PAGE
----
Juliet over at I'm A Teacher, Get Me OUTSIDE Here! has a post up about the ridiculous lengths some schools go in the name of keeping children "safe": teeth-grindingly ridiculous things like banning blindfolds, string, and dirt! Things we play with at Woodland Park every day.
It's a product of worst case scenario thinking run amuck. Naturally, we should be prepared for the off-chance that something really bad will happen (e.g., living in an earthquake prone area we have plans and supplies on hand in case a big one hits) but we can't live in fear of it happening. Can a child hurt himself with a piece of string? If I let my brain run freely through my nightmares, I can come up with a few horrific possibilities, but realistically it ain't gonna happen. If I let my fevered imagination go, I can think of far more terrifying scenarios involving children being allowed to ride in a car, or walk out the front door, or get out of bed.
Life is an inherently risky proposition. Yesterday, I heard a spokesperson of some sort talking on the radio about his industry. He made the comment, "No one has ever died from being over-protective." Really? People are killed and maimed every day because of their lack of experience in assessing risk. They do stupid things because they don't know any better and the price nature often makes humans pay for ignorance is pain.
In addition, I fear that the instinct to be over-protective too often results in environments that give children (and adults) such a false sense of security that they behave in ways about which they would think twice if we didn't "round every corner and eliminate every sharp object, every pokey bit in the world." For instance I consider our large, soft foam blocks to be the most dangerous single item with which we play at school, not because they are inherently dangerous, but because both children and adults perceive that they are harmless and therefore play with a kind of recklessness that hard wooden blocks simply don't encourage.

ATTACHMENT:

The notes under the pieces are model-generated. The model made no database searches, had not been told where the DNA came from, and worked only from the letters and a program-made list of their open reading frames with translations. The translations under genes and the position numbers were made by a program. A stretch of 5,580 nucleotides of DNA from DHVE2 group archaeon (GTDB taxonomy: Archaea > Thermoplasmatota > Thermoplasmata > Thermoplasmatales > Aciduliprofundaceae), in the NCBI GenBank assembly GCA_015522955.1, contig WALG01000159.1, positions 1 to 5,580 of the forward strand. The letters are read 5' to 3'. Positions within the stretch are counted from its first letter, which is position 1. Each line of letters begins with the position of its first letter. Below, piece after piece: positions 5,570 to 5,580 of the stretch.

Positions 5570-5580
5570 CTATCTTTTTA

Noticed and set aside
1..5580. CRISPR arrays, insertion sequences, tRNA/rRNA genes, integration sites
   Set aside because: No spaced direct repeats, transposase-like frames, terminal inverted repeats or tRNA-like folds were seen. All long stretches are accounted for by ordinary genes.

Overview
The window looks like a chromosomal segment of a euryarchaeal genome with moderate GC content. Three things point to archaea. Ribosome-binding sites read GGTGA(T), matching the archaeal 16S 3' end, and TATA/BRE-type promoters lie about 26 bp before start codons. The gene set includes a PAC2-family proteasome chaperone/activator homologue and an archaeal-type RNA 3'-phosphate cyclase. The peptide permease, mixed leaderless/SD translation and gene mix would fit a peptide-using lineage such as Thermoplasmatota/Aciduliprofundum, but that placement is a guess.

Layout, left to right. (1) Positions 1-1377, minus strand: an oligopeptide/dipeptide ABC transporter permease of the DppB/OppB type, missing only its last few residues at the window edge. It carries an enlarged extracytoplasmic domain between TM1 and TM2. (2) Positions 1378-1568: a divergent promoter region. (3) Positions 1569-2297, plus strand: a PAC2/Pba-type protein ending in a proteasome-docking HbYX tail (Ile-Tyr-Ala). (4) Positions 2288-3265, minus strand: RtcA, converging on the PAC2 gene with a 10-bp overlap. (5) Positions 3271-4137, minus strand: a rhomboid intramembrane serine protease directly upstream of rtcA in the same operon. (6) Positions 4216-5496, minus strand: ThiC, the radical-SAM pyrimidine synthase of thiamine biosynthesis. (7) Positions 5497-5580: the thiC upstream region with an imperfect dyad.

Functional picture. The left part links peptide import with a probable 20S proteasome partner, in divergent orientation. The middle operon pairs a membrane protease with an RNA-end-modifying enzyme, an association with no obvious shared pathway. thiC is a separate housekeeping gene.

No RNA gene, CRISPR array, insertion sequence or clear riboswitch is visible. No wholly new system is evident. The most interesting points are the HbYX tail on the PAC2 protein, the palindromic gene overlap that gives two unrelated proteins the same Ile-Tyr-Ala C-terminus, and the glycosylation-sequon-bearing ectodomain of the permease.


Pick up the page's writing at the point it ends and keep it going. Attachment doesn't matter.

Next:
I tell my parent assistant teachers that the primary way we keep the children safe in preschool is to use our own eyes, ears, and hands -- you know, pay attention to what's going on. I also tell them that our job isn't to prevent children from being hurt, but to prevent them from being seriously hurt. I'm firmly convinced that every pinched finger we help a child avoid today is just a pinched finger -- or worse -- that we push off into the future. Naturally we would step in if a 2-year-old was balling up a length of string and shoving it into her mouth or wrapping it tightly around a friend's neck (two things that I've never seen an actual child do with string, although I can fearfully imagine a child doing it), but do we forbid that child the opportunity to wear the necklace she has carefully made from it on the outside chance that she will somehow manage to strangle herself? She is infinitely more likely to die in a car accident on the way home, yet we don't think twice about putting her in that car.
Yesterday, I found myself in the midst of Seattle's annual Folklife Festival at Seattle Center where I found the Center For Wooden Boats tent jam-packed with children and their parents taking their lives into their own hands by using hammers, nails, and drills.
They were making their own wooden boats using real tools at this
huge public event: all that intense concentration right there
in the midst of clowns, stilt walkers, and music. Very impressive.
Right next door, children were making beautiful mosaics with these horrifying choking hazards:
And later, at the International Fountain, I saw everyone from toddlers to grandparents risking their lives playing on its slippery concrete slopes on a cool, rainy day:
Seriously, it was so slippery that those boys are sliding all the way down as
if on skateboards.
We are designed by our maker to take risks. Just try to stop us!